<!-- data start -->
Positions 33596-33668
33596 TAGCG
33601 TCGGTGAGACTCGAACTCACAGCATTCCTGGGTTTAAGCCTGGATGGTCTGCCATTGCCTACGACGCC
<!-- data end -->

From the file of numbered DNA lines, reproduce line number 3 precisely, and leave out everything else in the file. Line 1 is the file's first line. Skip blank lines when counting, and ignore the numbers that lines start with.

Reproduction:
33601 TCGGTGAGACTCGAACTCACAGCATTCCTGGGTTTAAGCCTGGATGGTCTGCCATTGCCTACGACGCC